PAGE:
* In this situation, you may be asked to submit to a pat-down or to go through a full-body scanner. If you are selected for the scanner, you may ask to go through a pat-down instead.

* Before you are patted down, you should remind the TSA officer that they are only supposed to pat down the area in question, in this scenario, your head and neck. They SHOULD NOT subject you to a full-body or partial-body pat-down.

* You may ask to be taken to a private room for the pat-down procedure.

* Instead of the pat-down, you can always request to pat down your own scarf, including head and neck area, and have the officers perform a chemical swipe of your hands.

* If you encounter any issues, ask to speak to a supervisor immediately. They are there to assist you.

According to “Islamic scholars,” airport body scanners (also) violate Islamic law:

The Fiqh Council of North America — a body of Islamic scholars — issued a fatwa this week that says going through the airport scanners would violate Islamic rules on modesty.

I doubt that CAIR’s suggested procedures would work very well for an elderly Roman Catholic priest, or for that matter, anyone else claiming personal modesty.

It has been held that anyone foolish enough to enter an airport security area can be searched without his consent if there is probable cause. Under United States v. Aukai, 9th Cir 2007:

[W]here an airport screening search is otherwise reasonable and conducted pursuant to statutory authority, 49 U.S.C. § 44901, all that is required is the passenger’s election to attempt entry into the secured area of an airport. Under current TSA regulations and procedures, that election occurs when a prospective passenger walks through the magnetometer or places items on the conveyor belt of the x-ray machine.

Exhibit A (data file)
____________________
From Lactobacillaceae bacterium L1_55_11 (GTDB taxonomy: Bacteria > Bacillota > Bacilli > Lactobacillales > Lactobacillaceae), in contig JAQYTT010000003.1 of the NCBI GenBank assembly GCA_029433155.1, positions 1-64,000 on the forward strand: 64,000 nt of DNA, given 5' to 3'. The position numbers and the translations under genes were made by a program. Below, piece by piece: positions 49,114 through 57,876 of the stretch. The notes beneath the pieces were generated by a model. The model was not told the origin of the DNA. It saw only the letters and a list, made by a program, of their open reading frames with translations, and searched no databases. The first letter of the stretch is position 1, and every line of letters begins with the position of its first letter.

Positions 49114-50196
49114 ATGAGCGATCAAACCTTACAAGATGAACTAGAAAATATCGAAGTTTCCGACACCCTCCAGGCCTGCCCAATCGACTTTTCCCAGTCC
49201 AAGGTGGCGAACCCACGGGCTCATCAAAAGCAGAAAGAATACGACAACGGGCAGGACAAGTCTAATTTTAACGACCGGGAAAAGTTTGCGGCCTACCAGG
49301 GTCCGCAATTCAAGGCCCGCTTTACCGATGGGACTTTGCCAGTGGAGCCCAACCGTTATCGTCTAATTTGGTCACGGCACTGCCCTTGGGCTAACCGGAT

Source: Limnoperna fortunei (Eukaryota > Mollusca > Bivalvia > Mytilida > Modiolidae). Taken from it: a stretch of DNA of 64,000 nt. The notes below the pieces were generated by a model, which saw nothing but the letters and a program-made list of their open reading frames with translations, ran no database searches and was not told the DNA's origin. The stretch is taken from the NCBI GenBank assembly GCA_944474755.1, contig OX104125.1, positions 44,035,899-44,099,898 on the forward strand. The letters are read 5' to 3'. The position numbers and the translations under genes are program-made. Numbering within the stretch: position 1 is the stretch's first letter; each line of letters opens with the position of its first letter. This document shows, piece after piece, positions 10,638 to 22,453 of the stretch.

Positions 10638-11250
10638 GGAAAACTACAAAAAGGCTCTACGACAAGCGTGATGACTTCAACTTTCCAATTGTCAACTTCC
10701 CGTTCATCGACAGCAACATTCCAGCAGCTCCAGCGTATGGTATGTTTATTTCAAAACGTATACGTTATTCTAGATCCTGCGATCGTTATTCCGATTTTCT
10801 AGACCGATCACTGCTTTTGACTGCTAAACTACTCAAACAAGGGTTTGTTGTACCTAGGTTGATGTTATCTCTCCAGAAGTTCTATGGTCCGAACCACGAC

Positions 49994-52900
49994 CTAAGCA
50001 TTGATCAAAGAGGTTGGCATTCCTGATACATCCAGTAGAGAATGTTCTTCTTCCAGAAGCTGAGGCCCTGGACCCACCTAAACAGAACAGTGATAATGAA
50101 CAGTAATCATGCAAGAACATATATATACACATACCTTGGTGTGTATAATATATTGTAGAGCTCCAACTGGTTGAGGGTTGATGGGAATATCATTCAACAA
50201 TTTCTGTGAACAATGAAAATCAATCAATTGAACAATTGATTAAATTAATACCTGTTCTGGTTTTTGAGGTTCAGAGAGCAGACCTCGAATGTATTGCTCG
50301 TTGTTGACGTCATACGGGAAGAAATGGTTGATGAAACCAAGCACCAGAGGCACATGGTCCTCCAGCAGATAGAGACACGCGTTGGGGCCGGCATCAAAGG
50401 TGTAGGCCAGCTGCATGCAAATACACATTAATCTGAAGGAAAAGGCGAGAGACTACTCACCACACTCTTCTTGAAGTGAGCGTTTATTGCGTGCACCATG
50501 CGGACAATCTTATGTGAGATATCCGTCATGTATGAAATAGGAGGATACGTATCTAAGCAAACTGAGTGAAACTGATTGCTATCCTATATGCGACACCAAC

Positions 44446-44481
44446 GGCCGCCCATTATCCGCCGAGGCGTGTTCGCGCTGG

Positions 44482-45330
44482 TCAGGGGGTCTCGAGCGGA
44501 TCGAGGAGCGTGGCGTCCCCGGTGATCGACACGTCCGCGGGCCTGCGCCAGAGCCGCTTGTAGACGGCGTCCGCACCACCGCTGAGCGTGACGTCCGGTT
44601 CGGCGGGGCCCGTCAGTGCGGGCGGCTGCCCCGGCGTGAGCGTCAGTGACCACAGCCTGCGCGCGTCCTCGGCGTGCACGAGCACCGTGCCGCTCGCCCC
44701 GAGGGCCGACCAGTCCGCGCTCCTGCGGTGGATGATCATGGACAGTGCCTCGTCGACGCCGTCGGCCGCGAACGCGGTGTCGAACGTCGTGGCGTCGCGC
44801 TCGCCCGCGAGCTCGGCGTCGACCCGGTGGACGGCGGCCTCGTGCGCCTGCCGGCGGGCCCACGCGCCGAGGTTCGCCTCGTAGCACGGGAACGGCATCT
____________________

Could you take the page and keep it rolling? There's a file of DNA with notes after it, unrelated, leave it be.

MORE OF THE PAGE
Although the constitutionality of airport screening searches is not dependent on consent, the scope of such searches is not limitless. A particular airport security screening search is constitutionally reasonable provided that it “is no more extensive nor intensive than necessary, in the light of current technology, to detect the presence of weapons or explosives [and] that it is confined in good faith to that purpose.” (internal citations omitted, emphasis added)

The reasonableness of the current “electronic strip or grope” procedures is at best highly questionable not only because reasonable cause is not required but also because they are likely far more extensive and intensive than necessary to make air travel even slightly safer.

The new Congress which convenes in January can stop this nonsense. One way would be to deny funding to the TSA for specific things as suggested here. Without funds to operate, to buy new electronic strip equipment, to maintain existing units or to hire the increased numbers of employees then needed to grope, the TSA would have to stop such foolishness. I don’t think the federal government can use unpaid gropers for the latter, no matter how happy they might be to “work” for nothing more than the joy of groping. If the new Congress does not put some brakes on the TSA and other federal agencies run amok, their abuse of discretionary power must be tested in the courts.

The Electronic Privacy Information Center is doing so in a case currently before the Court of Appeals for the D.C. Circuit; it is there rather than in a lower federal district court for procedural reasons. Action by private (but now less “private” than before) aggrieved parties in federal district courts will be expensive and difficult.

Meanwhile, the ACLU is on the case, perhaps even for the rest of us should the Congress be unwilling to do its job:

If you’ve been forced through an AIT or want to report abuse during airport passenger screening, contact us using this form. We’re collecting individuals’ stories in order to determine the scope of this problem and evaluate future action. The information you provide in this questionnaire will be kept confidential unless we contact you and obtain your permission to share it with others.

Maybe, just maybe, even the ACLU can do some good if it finds the time and motivation to try.

Update: Left Coast Rebel captured former TSA Assistant Administrator Mo McGowan on Fox, admitting that the “strip and grope” violates the Fourth Amendment.

Dan Miller graduated from Yale University in 1963 and from the University of Virginia School of Law in 1966. He retired from the practice of law in Washington, D.C., in 1996 and has lived in a rural area in Panama since 2002.